Vehicles have more than a mile of wiring, dozens of computer modules and multiple serial data links. Because of its size and complexity, the electrical-electronic architecture (E/EA) system presents a great opportunity to save mass and space. Delphi’s aluminium cabling is an approach to saving both mass and space. The cable is now in production and will be on the roads in 2012, bringing with it mass reductions of up to 48 per cent. over traditional copper-core cable without sacrificing performance. For a given power rating, aluminium cabling weighs about half as much as copper, allowing around 1.8kg to be trimmed from a typical vehicle through material substitution in the wiring harness.

Innovations in materials technology for the cable core and insulation have already allowed a substantial reduction in the size and mass of copper-core cable — from 0.35mm² (22 gauge) thin-wall cable to just 0.13mm² (26 gauge) ultra-thin-wall cable — while also improving tensile strength and resistance to pinch and abrasion. Delphi is also the first supplier to market a new electrical centre technology that uses micro-fuses for circuit protection to reduce electrical centre size and footprint by up to 30 per cent.

In 2013, a further step in mass-reduction and miniaturisation will be available to vehicle manufacturers when Delphi’s 0.50 Connection System enters production. Offering mass reduction of up to 60 per cent. and requiring up to 50 per cent. less packaging volume compared with a typical 0.64 system, these new connectors are validated to USCAR-2 and crimp to cable as small as 0.05mm².

Materials reduction is also happening with Delphi’s in-car entertainment products, with the Company deploying its proprietary ultra-light plastic chassis for its audio systems. The current plastic composite technology with insert-moulded EMC shielding improves structural integrity, can be used in fully plastic or hybrid versions, and reduces the weight of receivers by up to 70 per cent.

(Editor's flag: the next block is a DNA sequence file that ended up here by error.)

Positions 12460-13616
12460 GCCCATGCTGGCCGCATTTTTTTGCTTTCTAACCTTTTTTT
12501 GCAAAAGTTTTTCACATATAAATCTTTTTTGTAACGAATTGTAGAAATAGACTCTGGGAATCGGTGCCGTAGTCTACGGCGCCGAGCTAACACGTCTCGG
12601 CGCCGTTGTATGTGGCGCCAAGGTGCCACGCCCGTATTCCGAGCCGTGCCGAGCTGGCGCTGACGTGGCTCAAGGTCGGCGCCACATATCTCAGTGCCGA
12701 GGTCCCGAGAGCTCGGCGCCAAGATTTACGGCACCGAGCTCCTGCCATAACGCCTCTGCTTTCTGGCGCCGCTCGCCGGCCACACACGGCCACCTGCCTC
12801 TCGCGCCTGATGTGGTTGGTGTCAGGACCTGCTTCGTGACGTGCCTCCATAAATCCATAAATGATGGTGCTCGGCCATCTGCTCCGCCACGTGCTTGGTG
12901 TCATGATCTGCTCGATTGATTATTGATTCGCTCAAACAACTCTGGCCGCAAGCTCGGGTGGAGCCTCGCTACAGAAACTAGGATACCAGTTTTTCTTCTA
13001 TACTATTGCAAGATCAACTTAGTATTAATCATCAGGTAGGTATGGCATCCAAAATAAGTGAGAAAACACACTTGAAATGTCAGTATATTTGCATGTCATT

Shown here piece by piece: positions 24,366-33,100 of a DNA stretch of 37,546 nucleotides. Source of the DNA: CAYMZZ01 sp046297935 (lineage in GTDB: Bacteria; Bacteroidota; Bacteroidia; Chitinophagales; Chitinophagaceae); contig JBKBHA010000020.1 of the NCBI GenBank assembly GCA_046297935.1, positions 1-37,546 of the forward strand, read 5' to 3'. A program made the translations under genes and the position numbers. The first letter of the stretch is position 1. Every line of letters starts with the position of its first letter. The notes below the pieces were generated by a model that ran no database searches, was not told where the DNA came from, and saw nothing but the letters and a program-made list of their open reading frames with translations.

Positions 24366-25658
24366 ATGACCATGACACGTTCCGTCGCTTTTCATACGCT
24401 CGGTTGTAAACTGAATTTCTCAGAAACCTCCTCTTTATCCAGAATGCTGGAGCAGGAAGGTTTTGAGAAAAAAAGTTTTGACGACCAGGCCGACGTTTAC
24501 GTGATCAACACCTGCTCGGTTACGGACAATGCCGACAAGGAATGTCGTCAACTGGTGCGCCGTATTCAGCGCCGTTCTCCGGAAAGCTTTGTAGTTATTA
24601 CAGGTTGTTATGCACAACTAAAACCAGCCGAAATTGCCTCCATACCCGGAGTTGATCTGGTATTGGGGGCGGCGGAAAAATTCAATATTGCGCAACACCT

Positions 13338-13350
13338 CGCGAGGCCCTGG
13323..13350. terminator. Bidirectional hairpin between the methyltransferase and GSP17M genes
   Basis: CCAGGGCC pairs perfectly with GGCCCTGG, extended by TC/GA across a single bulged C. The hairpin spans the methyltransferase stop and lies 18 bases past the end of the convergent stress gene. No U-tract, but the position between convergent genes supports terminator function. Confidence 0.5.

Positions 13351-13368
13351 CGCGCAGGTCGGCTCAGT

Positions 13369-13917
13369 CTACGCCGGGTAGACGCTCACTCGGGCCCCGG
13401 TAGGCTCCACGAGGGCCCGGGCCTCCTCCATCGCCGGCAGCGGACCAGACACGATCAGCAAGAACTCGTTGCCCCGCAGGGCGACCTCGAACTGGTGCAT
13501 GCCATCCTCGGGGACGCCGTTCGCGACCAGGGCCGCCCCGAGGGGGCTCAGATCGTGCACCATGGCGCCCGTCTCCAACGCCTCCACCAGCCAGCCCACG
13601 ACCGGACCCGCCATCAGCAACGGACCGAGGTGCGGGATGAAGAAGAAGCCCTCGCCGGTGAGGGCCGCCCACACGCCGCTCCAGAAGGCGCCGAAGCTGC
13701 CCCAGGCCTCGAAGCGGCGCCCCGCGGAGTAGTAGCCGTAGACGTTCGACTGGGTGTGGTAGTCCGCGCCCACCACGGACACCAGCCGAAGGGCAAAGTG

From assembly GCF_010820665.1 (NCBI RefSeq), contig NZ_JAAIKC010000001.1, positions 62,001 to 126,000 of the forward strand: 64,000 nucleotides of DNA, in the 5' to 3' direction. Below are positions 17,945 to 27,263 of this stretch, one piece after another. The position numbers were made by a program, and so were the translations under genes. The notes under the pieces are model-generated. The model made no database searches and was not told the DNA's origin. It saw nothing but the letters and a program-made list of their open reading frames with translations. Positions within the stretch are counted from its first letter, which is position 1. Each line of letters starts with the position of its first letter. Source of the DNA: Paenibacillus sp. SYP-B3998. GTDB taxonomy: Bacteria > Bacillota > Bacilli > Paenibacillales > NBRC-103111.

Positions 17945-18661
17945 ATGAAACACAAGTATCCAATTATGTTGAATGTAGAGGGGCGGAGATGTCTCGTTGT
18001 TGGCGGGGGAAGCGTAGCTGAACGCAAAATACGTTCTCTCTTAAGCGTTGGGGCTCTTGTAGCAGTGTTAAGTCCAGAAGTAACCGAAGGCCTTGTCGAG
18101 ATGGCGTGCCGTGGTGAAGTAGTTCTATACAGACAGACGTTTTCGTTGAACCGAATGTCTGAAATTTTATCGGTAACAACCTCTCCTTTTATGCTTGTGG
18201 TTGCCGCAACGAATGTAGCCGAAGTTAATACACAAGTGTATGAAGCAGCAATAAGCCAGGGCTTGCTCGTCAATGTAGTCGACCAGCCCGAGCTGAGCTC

Hybrid and electric vehicles offer special opportunities for suppliers to maintain the health of the electrical system, ensure seamless performance and increase range life, and make these green vehicles an affordable choice for consumers.

Hybrids and electrics require inverters to manage power demands for propulsion. Delphi’s inverter uses patented power silicon packaging to reduce cost, size and mass, while increasing overall reliability. The unique packaging eliminates wire bonds, enables higher current and power density, and when combined with double-side cooling, reduces power semiconductor area. The inverter will be in volume production in 2013.

Delphi’s battery-pack controller calculates state-of-charge, evaluates battery health and determines the power available for the drivetrain. Using this information, it performs cell balancing to maintain cell safety and increase battery life. The battery pack controller is scalable, Autosar capable, relatively cheap, compatible with multiple cell chemistries and is expected to be in production in 2012.

Power inverters, battery-packs and other HEV/EV components create a high-voltage environment that can be dangerous to drivers and service technicians. Delphi’s electrical and electronic architecture systems help keep both safe with physical harness protection systems, battery monitoring devices, plug-in charging systems and a series of connection systems that incorporate the shielding, sealing and high-voltage safety interconnectors required for high-voltage, high-power applications.

With stop-start systems becoming all but universal on newly-introduced drivetrains in many western markets, the demand for air-conditioning that doesn’t depend on the engine is obviously significant. We have already touched on this issue above.